“Proceedings against the wife might serve as a lever in this matter,” FBI director J. Edgar Hoover wrote to attorney general Howard McGrath two days after Julius Rosenberg’s arrest. The subsequent charges laid against her under the 1917 Espionage Act, Sebba writes, were “weak and unsubstantiated. In effect, Ethel was being indicted for having conversations with her husband and brother.”
The weakness of the case against her, though, did not stop prosecutors from publicly attempting to portray Ethel Rosenberg as a dangerous threat to national security. “If the crime with which she, Ethel, is charged had not occurred perhaps we would not have the present situation in Korea,” the Southern District of New York chief assistant attorney told the press.
Perhaps the most shocking aspect of the case is that Ethel Rosenberg’s conviction ultimately rested on the lies and betrayal of her brother. In order to escape the death penalty and protect his wife and co-conspirator, Ruth, Greenglass swiftly confessed to spying and cooperated with the FBI in its investigation into Julius Rosenberg.
Initially, Greenglass also sought to take the focus off of his sister. “I said before, and say it again, honestly this is a fact: I never spoke to my sister about this at all,” he told the Grand Jury in August 1950. But that crucial testimony, which, under US law at the time did not have to be disclosed to the defense, was not finally released until 2015.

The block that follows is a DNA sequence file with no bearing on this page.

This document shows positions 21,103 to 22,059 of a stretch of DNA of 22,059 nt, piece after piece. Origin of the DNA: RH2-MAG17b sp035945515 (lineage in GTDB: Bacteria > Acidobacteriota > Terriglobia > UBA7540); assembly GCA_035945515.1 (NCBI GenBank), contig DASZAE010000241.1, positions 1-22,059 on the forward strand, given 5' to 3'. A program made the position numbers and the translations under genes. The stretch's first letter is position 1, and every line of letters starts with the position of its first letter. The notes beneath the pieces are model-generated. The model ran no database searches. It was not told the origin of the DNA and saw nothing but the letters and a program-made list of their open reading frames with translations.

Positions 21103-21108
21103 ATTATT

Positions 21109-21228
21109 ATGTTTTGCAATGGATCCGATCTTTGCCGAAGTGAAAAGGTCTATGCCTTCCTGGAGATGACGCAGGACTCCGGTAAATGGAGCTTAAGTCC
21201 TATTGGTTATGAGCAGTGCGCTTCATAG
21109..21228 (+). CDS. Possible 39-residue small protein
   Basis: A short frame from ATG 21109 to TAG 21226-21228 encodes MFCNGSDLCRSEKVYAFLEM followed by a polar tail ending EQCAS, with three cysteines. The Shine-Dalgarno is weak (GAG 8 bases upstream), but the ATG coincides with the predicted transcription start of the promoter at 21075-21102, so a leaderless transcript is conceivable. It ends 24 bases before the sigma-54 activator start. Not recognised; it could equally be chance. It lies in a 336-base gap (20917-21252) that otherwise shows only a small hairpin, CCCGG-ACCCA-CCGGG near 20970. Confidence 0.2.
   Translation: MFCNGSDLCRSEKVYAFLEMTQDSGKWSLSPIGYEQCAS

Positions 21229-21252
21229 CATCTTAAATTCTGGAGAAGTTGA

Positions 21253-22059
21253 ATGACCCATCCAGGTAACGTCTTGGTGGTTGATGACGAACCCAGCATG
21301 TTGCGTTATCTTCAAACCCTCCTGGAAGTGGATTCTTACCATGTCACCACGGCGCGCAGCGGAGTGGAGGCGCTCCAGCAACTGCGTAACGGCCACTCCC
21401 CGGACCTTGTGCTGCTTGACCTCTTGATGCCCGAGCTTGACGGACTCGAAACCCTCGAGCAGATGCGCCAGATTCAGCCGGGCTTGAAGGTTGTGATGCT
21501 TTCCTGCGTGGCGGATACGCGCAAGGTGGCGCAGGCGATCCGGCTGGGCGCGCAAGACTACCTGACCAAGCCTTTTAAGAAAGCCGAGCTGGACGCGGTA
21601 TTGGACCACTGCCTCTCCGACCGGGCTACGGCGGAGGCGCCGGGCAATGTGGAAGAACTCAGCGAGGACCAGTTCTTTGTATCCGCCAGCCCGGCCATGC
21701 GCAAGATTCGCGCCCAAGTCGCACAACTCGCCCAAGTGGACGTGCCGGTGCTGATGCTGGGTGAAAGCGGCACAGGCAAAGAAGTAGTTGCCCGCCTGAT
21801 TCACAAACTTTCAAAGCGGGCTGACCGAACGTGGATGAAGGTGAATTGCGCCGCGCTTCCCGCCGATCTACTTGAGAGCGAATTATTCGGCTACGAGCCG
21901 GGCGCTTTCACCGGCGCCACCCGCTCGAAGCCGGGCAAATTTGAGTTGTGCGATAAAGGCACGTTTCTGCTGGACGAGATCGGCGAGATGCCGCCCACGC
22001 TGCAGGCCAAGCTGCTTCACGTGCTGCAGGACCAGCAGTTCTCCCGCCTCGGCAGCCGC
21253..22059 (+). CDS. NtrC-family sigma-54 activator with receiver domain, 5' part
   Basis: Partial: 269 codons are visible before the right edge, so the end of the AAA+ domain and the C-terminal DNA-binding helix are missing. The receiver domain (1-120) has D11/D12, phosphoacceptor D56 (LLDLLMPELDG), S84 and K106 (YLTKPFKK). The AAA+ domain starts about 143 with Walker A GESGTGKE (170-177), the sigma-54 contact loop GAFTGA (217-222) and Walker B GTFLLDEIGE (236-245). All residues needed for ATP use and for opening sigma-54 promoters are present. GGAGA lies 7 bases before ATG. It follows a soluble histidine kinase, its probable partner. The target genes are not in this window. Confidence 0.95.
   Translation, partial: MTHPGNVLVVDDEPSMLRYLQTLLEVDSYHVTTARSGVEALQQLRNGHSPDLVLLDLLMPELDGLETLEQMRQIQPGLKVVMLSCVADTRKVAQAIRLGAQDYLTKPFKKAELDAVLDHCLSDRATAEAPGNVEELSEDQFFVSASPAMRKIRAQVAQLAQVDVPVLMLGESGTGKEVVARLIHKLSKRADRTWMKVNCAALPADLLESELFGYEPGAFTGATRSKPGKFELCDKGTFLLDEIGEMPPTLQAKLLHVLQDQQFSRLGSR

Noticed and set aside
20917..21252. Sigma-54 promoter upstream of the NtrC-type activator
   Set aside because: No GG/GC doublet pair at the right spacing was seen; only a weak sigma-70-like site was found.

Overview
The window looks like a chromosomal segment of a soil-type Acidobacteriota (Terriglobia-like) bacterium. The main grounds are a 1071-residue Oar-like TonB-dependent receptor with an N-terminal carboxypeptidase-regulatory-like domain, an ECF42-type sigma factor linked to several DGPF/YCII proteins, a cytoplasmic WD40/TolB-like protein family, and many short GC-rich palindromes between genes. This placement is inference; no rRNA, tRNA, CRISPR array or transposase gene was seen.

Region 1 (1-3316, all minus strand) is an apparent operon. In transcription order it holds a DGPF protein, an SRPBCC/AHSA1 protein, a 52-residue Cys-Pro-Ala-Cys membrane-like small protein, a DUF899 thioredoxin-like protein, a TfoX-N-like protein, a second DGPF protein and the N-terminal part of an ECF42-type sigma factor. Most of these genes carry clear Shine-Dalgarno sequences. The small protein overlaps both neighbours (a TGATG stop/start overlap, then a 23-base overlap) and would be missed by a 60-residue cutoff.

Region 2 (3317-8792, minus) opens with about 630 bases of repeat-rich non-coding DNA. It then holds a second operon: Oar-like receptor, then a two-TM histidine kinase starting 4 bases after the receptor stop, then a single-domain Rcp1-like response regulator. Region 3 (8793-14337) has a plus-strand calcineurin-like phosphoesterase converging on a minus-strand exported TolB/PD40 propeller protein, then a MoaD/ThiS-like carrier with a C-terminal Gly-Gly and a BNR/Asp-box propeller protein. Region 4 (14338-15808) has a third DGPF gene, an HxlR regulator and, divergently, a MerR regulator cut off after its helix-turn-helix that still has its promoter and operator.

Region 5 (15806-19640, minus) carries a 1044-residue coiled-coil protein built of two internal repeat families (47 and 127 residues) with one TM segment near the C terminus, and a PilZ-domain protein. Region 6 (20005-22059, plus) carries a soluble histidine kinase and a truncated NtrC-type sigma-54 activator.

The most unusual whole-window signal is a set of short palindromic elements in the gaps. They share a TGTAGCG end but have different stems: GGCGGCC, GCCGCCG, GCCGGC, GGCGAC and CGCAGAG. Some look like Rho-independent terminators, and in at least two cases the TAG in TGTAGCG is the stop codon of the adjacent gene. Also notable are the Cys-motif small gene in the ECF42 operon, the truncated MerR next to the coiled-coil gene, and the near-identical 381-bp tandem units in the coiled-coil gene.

Instead, the jury at the trial heard a different tale from the Greenglasses. In September 1945, the couple now claimed, Ethel Rosenberg had typed some of the documents which David had provided to her husband.
This account thus cast Ethel Rosenberg as an active participant in her husband’s espionage and almost certainly secured her conviction. As the prosecutor dramatically noted in his closing argument during the trial, Ethel Rosenberg “sat at that typewriter and struck the keys, blow by blow, against her own country in the interests of the Soviets.”
The groundwork for these new allegations had first been laid by Ruth Greenglass, who had already used an interview with the “Jewish Daily Forward” to paint the couple as victims of the Rosenbergs. Their youthful left-wing sympathies, she claimed, had been exploited upon by their older, hardline communist in-laws.
Critically, Ruth Greenglass portrayed Ethel Rosenberg as the “dominant person” in the family. She would not, Greenglass charged, “buy from a butcher or grocer unless he were an open sympathizer towards Soviet Russia. She considered everyone who was against Communism her personal enemy.”
The loose bonds of flesh and blood
After the Rosenbergs’ conviction, Greenglass received a 15-year sentence and was released after serving 10 years. Ruth was never charged. In a 2001 television interview, a heavily disguised Greenglass finally admitted he had lied in court, said that he had “no memory” of the typing incident, and claimed that his wife had helped him with his notes. Ruth, he added, had led him to change his original testimony by telling the FBI that Ethel had done the typing.
Seemingly unrepentant, Greenglass suggested: “I sleep very well. I would not sacrifice my wife and my children for my sister. I had no idea they would give them the death sentence.”
As the jury foreman told a journalist in 1975, his fellow jurors came to believe Greenglass’ evidence “precisely because they could not believe that anyone could turn in their own flesh and blood and be lying into the bargain. To do something that terrible to his own sister, they reasoned, Greenglass had to be telling the truth.”
Greenglass’ betrayal of his sister was made all the worse by their once-close relationship. Like the rest of the family, Ethel doted on her youngest brother — she was “crazy over Doovey,” a friend remembered, using the Yiddish diminutive for David — and, says Sebba, “willingly became something of a surrogate mother.”